Making Healthy Choices on the Road :: Nationwide Children's Hospital

Making Healthy Choices on the Road

Eating on the road, especially during competition and tournaments, is important and takes extra pre-planning.

The extra effort is worth it t make sure your young athlete has the proper fuel for optimal performance, familiar foods t avoid stomach upset, and finally make sure the options are healthy and well balanced.

Think ahead when choosing a restaurant

  • Know your menu terms and cooking terms
    • Healthy terms: broiled, baked, grilled, steamed, poached, roasted
    • Terms t avoid: fried, sautéed, crispy, creamy, rich, au gratin, battered, buttered, stuffed
  • Look up the menu ahead of time
  • Download application on Smart Phone
  • Try ordering ahead of time
  • D not be afraid t ask questions and request substitutions
  • High fat items could weigh you down or cause stomach upset which affects performance
    • Not optimal for recovery after a game or hard practice
  • Healthy beverage choices
    • Stick t water, small glass of juice, or milk
    • Avoid caffeinated beverages like coffee, tea, or soda

Breakfast: Keep it simple

The rule of thumb t use when eating at a fast food restaurant is the simpler the better.

High Carbohydrate/Low Fat

High Fat Foods To Avoid

  • Cereal (hot or cold) with banana and granola
  • Scrambled eggs
  • Bagels
  • Waffles w/fruit and syrup
  • English Muffins
  • Low-fat muffins
  • Pancakes
  • Toast (whole wheat) with jam
  • Fruit/fruit juices
  • Skim or low fat milk
  • Yogurt
  • Breakfast sandwiches made with cheese, sauce, bacon, or sausage
  • Side dishes (hash browns, etc.)
  • Danish
  • Croissants
  • Biscuits

Lunch and dinner: It's what on top that matters

Making healthy choices for lunch and dinner at fast food restaurants isn't as simple as limiting your athlete t the salad bar and avoiding the burgers, pizza, and sandwiches. It's often a matter of what's on top (i.e. the dressings, toppings, and condiments) that determines whether the meal is high carbohydrate, low fat or not.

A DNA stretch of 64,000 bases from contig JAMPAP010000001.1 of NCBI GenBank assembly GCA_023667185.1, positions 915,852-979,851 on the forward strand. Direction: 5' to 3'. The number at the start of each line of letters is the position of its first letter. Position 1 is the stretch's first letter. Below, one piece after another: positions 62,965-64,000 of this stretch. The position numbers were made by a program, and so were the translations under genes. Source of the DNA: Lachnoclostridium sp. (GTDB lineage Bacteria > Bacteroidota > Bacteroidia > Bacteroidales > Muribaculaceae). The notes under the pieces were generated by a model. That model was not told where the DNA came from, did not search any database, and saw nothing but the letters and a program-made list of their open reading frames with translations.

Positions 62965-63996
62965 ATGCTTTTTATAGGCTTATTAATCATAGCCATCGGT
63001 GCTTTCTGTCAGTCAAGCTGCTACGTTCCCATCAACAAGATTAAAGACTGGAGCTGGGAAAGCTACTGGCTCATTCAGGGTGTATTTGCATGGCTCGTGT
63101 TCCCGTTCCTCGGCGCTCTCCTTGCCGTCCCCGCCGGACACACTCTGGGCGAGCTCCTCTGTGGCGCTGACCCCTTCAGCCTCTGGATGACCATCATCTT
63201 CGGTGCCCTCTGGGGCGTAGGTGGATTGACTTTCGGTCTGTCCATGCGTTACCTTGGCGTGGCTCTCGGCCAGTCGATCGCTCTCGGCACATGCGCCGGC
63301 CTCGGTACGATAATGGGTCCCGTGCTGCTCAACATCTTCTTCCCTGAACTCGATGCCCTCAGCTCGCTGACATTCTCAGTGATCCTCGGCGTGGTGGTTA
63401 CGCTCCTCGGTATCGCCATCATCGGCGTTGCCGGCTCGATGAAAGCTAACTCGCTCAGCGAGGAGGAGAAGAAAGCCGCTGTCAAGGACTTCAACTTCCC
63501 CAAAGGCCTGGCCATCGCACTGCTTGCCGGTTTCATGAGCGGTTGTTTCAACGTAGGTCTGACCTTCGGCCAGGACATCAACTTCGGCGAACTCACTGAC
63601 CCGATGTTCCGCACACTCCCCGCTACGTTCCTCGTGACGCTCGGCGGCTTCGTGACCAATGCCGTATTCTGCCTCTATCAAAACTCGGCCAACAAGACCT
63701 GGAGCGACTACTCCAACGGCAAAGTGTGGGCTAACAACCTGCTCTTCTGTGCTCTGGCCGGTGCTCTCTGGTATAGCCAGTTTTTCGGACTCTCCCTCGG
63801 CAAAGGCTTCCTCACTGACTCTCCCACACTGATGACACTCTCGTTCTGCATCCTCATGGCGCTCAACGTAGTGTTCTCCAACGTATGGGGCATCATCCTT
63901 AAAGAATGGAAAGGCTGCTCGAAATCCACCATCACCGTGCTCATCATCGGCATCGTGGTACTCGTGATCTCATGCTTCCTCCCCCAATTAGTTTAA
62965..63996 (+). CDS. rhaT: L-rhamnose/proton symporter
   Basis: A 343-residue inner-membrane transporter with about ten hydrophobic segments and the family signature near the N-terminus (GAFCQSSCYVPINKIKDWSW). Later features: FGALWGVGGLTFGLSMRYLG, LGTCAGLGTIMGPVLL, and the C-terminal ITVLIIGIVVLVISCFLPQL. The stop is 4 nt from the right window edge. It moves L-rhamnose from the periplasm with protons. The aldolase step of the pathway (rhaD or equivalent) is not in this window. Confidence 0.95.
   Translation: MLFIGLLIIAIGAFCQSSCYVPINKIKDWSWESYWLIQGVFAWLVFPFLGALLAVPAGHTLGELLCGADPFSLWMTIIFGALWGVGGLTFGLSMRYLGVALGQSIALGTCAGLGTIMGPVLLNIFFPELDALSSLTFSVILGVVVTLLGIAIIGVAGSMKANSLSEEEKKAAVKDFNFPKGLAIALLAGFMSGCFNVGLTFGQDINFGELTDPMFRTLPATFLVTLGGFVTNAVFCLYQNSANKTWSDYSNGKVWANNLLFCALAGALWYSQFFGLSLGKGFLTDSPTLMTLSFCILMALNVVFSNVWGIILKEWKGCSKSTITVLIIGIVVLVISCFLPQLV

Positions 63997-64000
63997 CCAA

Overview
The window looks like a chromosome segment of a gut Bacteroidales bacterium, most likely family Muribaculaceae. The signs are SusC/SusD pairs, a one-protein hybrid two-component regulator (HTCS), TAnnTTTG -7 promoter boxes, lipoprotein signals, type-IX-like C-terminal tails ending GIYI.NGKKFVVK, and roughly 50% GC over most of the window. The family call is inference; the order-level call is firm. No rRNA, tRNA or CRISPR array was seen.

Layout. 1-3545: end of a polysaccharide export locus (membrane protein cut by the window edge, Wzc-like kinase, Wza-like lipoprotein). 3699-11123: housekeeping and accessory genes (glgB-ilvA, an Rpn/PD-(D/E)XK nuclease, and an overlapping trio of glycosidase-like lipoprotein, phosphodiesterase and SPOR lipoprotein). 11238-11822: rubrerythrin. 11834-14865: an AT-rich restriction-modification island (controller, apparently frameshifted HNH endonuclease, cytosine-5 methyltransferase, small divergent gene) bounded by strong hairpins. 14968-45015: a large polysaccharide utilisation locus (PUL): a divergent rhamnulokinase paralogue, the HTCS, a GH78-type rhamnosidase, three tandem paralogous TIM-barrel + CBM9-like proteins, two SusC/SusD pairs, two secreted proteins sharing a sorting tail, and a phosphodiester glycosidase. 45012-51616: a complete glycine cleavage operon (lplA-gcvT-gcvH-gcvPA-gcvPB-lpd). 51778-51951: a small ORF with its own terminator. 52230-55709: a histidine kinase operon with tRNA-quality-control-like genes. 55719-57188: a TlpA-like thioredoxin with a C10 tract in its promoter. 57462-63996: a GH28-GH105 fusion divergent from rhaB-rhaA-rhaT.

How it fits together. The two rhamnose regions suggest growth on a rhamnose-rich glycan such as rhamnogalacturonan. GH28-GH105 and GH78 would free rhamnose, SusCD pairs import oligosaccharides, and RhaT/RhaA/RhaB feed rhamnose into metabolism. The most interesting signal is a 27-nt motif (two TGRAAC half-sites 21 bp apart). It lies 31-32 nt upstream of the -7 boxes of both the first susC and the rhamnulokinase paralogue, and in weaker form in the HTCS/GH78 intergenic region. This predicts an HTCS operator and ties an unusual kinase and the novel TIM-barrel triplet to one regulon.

Healthier

Not As Healthy

Burgers

Burgers

  • Single
  • Without "special sauce" (ketchup or mustard are better)
  • Without cheese
  • Tomatoes and lettuce
  • Double (if your athlete wants a double burger, get it without cheese)
  • Super, deluxe or supreme
  • With cheese and/or bacon
  • Sauce

Chicken and Fish

Chicken and Fish

  • Grilled, roasted or broiled
  • Barbecue sauce or spices
  • Breaded or deep fried
  • Mayonnaise-based sauce

Pizza

Pizza

  • Thin crust
  • Vegetable toppings (mushrooms, spinach, onion, green/red peppers, hot peppers, pineapple, and broccoli)
  • Leaner protein options (chicken, Canadian bacon, low-fat mozzarella or ricotta cheese)
  • Thick crust
  • Fatty meat toppings (pepperoni, sausage, bacon)
  • Extra whole cheese

Sandwiches

Sandwiches

  • Lean meat (roast beef, chicken, turkey, ham, plain tuna)
  • Low fat cheese
  • Spices (oregano, pepper)
  • Mustard, ketchup, BBQ sauce
  • Tomatoes
  • Vegetables, pickles, hot or sweet peppers
  • Roll, bagel, pita bread, tortilla, hearty grain bread
  • Tuna or chicken salad (the mayonnaise adds fat)
  • Mayonnaise
  • Oil
  • "Special" sauce
  • Croissants
  • Biscuits

Potatoes

Potatoes

  • Baked with low fat toppings (nonfat sour cream, chives, grated cheese, mushrooms, broccoli, chili)
  • French fries (if your athlete does have fries, get a small order, or, better yet, have them share an order with another player)
  • Baked with high fat toppings (cheese sauces, regular sour cream, bacon

Soup and Salad Bar

Soup and Salad Bar

  • Salad greens
  • Fresh fruits
  • Vegetables
  • Plain pasta
  • Lean protein toppings (low-fat cheese, low-fat cottage cheese, kidney beans, egg whites, plain tuna, chicken, turkey or roast beef)
  • Low fat or nonfat salad dressings
  • Broth-based soups (chicken/turkey with noodles/rice, minestrone, vegetable, black bean, lentil, and green pea)
  • Prepared salads (potato, macaroni, coleslaw; again it is the mayonnaise that adds the fat)
  • Pasta with mayonnaise or oil
  • Bacon bits
  • Olives
  • Blue cheese, regular salad dressings
  • Cream-based soups (clam chowder, cream of mushroom, broccoli or asparagus)

Southwestern

Southwestern

  • Soft flour or corn tortillas
  • Quesadillas, soft tacos or burritos with chicken, beans, beef or vegetables
  • Low fat condiments (salsa, non fat sour cream, lettuce, tomatoes)
  • Fried tortillas
  • Regular sour

Information cited from: http://www.momsteam.com/nutrition

Consult your primary care physician for more serious injuries that do not respond to basic first aid. As an added resource, the staff at Nationwide Children’s Hospital Sports Medicine is available to diagnose and treat sports-related injuries for youth or adolescent athletes. Services are now available in five locations. To make an appointment, call (614) 355-6000 or request an appointment online.

Nationwide Children's Hospital
700 Children's Drive Columbus, Ohio 43205 614.722.2000